Early Napier Marine Engines

D Napier & Son became involved in marine engine production in the early 1900’s when Montague Napier’s business partner S.F. Edge became interested using Napier engines to power motor launches.   In 1901 Edge commissioned the Saunders Patent Launch Building Syndicate Ltd to build him a launch fitted with a Napier 4-cylinder 16 hp engine.  Napier 16 hp engines were also fitted in their vehicles so it is probably reasonable to surmise that Napier’s early marine engine designs were the same engine but with a modified gearbox.

Napier 16 HP engine

Two years later in 1903 Edge decided that the Napier company would gain a lot of publicity by competing in (and winning) the Harmsworth Trophy, the world’s first international motorboat race. Edge entered the appropriately named ‘Napier’ a 40′ all-steel hulled vessel fitted with a big four-cylinder Napier engine giving 75 HP at 800 rpm. On 11th July 1903 ‘Napier’ won the final 8.5 mile race from Queenstown to Cork and the Cup with an average speed  of 19.53 mph.  Edge and therefore D Napier & Son were also credited with the world water speed record continuing the trend for Napier’s dominance on land, sea and in the air.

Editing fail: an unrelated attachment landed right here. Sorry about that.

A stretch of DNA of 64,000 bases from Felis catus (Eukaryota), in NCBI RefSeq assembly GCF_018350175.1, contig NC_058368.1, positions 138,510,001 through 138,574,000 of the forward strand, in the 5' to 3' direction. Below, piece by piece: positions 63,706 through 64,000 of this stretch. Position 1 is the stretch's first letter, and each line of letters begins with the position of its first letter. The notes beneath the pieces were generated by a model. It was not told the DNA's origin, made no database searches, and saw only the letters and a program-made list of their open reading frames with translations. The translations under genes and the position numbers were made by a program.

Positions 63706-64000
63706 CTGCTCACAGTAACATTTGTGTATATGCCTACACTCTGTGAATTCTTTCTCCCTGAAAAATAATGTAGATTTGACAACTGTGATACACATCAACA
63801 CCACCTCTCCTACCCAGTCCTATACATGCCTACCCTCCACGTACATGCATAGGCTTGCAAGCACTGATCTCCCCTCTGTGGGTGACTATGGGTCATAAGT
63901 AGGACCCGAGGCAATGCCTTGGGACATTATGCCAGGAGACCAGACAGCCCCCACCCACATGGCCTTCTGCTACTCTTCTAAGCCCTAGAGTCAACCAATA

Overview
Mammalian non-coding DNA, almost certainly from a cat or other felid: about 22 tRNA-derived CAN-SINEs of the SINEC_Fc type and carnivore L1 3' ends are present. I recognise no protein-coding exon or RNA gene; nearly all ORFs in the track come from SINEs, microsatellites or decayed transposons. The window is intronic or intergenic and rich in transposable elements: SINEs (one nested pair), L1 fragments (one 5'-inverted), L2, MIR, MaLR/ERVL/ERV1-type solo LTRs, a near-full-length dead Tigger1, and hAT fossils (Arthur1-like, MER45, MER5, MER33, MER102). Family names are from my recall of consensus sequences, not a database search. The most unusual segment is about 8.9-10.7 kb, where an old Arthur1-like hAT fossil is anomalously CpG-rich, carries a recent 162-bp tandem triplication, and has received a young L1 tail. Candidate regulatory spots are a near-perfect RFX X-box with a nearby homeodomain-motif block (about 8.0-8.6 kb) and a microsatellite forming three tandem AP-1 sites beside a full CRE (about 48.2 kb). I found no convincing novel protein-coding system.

S.F. Edge's 'Napier' showing four-cylinder Napier engine giving 75 HP at 800 rpm
Napier stern view

The marine engine side of Napier was extremely small compared to the motor vehicle business however the use of Napier engines in high speed boats did a lot to help publicise the Napier business as a whole.

The close working relationship with Saunders saw Napier powered vessels such as Napier Minor, Napier III, Napier ‘Bulb’ and through to the Yarrow Napier (which was actually built by Saunders) of 1906 all winning races.  This vessel won the Harmsworth International Trophy in 1906 for Great Britain and caught the eye of the Admiralty.  Some of the earliest DNS contracts with the British Admiralty involved prototype Yarrow-Napier high speed steel hulled Motor Torpedo boats. One such example was a 60′ MTB built by the Yarrow shipyard and named ‘Mercury II’. This had no fewer than five 72 bhp E11 engines driving three screws.  This vessel was inspected an tried out by King Edward VII during his Spithead review.  Yarrow also built two similar vessels for the Austro-Hungarian Navy.

Napier E18 4-cylinder 66HP marine engine of 1908
Napier E11 72 HP Light Marine Engine
Napier Marine Reverse Gear

Larger petrol engine MTB’s were also sought by the Admiralty to replace much heavier steam driven designs.  The 90′ prototype known as ‘1225’ was powered by four large 200hp six-cylinder engines which were designed by Napiers but built by Yarrow. Although fast, this was never commissioned by the Royal Navy but some were sold to the Australian and Brazilian Navies!

Napier Sealion
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